The term "aqueous medium" as used herein refers to any solid or liquid medium other than the non-aqueous mediums as defined herein, and will typically mean any medium containing at least 25% by weight of unbound water.

The term "zirconium-aluminum salt" as used herein refers to the combination of zirconium salts and aluminum salts made in accordance with the process herein, wherein each of the zirconium and aluminum salts combine to form zirconium and aluminum hydrolysis polymers, respectively.

The process of the present invention, and the compositions related to or resulting therefrom, can comprise, consist of, or consist essentially of the essential elements and limitations of the invention described herein, as well as any of the additional or optional ingredients, components, or limitations also described herein.

All percentages, parts and ratios are by weight of the total composition, unless otherwise specified. All such weights as they pertain to listed ingredients are based on the specific ingredient level and, therefore, do not include solvents, carriers, by-products, filler or other minor ingredients that may be included in commercially available materials, unless otherwise specified.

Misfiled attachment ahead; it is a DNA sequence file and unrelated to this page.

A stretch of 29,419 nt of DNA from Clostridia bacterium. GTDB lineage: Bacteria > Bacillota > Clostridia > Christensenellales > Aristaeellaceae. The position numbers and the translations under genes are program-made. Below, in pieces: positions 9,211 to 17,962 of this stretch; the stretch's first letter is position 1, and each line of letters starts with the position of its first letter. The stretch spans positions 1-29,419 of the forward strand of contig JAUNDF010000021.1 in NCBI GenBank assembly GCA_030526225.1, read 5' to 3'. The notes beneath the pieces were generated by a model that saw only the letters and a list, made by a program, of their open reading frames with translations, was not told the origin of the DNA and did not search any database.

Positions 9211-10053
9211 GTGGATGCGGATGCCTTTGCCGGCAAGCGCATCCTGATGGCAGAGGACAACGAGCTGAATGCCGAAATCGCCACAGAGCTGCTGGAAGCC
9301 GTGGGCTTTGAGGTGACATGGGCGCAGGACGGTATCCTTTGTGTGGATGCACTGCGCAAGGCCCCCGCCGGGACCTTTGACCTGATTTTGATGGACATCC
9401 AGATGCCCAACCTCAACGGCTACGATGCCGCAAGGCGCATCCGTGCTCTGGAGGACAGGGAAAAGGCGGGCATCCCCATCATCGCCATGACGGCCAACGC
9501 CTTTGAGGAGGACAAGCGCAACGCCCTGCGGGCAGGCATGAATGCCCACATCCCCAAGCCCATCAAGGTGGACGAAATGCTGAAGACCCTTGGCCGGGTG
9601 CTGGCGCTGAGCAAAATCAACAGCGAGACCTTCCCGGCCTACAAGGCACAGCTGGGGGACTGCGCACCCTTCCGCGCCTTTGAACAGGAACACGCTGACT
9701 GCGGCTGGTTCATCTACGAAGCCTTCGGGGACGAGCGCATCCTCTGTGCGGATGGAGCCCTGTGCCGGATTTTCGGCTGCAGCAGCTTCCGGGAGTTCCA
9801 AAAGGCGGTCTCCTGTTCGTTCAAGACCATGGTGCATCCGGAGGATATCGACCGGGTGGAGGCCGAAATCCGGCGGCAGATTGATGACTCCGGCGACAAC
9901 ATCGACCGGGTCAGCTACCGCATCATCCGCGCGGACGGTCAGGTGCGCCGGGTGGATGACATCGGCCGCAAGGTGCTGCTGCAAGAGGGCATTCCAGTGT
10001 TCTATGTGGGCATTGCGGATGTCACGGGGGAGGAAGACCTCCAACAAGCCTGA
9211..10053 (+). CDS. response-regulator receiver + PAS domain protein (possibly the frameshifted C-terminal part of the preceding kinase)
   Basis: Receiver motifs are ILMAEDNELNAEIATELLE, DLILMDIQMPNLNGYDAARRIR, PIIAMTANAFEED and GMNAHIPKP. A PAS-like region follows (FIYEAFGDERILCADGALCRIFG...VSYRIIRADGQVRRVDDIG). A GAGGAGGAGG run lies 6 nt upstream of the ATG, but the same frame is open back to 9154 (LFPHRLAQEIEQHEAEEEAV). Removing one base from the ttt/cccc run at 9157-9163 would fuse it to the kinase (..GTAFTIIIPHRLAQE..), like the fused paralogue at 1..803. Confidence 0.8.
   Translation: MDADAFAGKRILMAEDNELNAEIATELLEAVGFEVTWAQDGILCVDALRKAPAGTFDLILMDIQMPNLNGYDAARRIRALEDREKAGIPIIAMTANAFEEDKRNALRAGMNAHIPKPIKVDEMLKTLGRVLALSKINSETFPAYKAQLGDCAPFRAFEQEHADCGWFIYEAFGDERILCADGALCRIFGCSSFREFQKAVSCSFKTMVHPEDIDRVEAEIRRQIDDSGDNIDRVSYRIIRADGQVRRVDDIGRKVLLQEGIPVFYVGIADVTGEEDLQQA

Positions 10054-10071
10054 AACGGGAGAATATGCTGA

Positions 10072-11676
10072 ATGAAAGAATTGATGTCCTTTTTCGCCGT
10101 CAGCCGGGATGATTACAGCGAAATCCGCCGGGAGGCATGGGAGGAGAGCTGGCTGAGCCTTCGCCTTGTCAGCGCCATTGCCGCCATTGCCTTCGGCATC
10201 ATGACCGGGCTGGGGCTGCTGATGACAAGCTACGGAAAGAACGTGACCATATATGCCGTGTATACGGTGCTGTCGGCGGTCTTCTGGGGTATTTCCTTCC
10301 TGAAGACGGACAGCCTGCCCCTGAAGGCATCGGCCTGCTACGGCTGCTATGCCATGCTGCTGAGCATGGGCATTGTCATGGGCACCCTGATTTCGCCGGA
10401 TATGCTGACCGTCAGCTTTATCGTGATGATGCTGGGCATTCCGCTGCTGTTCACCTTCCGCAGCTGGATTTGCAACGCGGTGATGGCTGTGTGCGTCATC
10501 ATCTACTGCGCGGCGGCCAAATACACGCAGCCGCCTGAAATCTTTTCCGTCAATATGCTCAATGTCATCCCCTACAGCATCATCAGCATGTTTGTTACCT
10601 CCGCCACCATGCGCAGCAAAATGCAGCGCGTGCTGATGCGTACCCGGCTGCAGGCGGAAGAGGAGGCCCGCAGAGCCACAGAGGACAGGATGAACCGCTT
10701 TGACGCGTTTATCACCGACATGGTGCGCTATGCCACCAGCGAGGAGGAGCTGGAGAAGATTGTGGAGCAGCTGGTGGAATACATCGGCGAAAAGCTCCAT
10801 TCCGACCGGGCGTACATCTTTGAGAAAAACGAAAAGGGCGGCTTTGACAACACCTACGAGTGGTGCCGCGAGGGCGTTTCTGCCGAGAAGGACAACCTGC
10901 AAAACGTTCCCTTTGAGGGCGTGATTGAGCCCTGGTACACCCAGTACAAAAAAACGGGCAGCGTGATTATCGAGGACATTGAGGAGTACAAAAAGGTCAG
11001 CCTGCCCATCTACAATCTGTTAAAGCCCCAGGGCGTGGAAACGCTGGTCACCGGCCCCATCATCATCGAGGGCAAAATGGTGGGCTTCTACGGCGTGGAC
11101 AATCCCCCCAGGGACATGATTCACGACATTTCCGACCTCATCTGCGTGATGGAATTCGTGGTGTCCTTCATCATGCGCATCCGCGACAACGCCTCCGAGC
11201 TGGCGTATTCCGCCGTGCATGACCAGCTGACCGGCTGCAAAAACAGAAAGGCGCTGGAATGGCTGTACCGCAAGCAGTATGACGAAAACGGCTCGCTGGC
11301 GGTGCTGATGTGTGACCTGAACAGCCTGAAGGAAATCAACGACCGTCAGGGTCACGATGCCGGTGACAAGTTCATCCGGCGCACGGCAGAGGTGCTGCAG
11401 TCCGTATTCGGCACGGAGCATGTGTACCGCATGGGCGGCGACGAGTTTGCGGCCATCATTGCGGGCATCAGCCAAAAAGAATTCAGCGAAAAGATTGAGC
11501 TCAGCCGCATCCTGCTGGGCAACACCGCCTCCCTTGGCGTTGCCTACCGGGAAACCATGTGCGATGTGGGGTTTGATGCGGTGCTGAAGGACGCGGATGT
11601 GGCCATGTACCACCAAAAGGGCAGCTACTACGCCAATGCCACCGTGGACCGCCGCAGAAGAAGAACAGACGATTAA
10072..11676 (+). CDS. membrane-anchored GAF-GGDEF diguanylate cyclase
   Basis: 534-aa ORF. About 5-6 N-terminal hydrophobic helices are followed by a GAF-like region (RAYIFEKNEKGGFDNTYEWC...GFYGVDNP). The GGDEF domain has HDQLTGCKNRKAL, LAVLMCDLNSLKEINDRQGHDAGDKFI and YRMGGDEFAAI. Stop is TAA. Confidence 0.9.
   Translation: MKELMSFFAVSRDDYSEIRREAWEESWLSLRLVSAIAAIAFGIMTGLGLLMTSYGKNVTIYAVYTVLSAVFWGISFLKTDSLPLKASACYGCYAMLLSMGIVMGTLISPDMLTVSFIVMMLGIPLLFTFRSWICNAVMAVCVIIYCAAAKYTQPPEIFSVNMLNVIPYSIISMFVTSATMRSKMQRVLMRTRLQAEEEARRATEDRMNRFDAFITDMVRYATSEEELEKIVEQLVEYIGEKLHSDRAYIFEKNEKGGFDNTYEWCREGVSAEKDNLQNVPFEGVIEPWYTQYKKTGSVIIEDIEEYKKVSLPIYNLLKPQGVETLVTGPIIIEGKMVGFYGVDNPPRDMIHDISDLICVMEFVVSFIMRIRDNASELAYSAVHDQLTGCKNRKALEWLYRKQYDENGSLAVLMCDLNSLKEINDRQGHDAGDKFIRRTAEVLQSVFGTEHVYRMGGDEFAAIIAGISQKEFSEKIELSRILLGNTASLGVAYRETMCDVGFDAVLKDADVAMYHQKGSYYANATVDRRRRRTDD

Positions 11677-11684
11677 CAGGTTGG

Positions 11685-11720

I. Process

The process of the present invention comprises the anhydrous mixing of a zirconium salt and an aluminum salt to form a zirconium-aluminum active in solid form or contained within a non-aqueous medium, wherein the process specifically excludes any intermediate or other process step involving the combination of the zirconium and aluminum salts in an aqueous medium. Preferably, the aluminum salt prior to the anhydrous mixing step is substantially free of zirconium, and the zirconium salt prior to the anhydrous mixing step is substantially free of aluminum. In this context, the term substantially free means that the identified active salt contains less than 25%, preferably less than 5%, preferably zero percent, by weight of the other active salt.

The term "anhydrous mixing" as used herein means that the zirconium and aluminum salts are combined in accordance with the process of the present invention, without the use of or reliance upon any process step in which the aluminum and zirconium salts are combined or otherwise together in an aqueous medium. The salts for use in the anhydrous process may be in the form of particulate or other solid form or as dissolved or suspended solids in a non-aqueous medium. The zirconium and aluminum salts for use in the process can and typically will contain minor amounts of bound water of hydration, e.g., from zero to about 25% of water by weight of the active, preferably from about 3% to about 20% of water by weight of the active.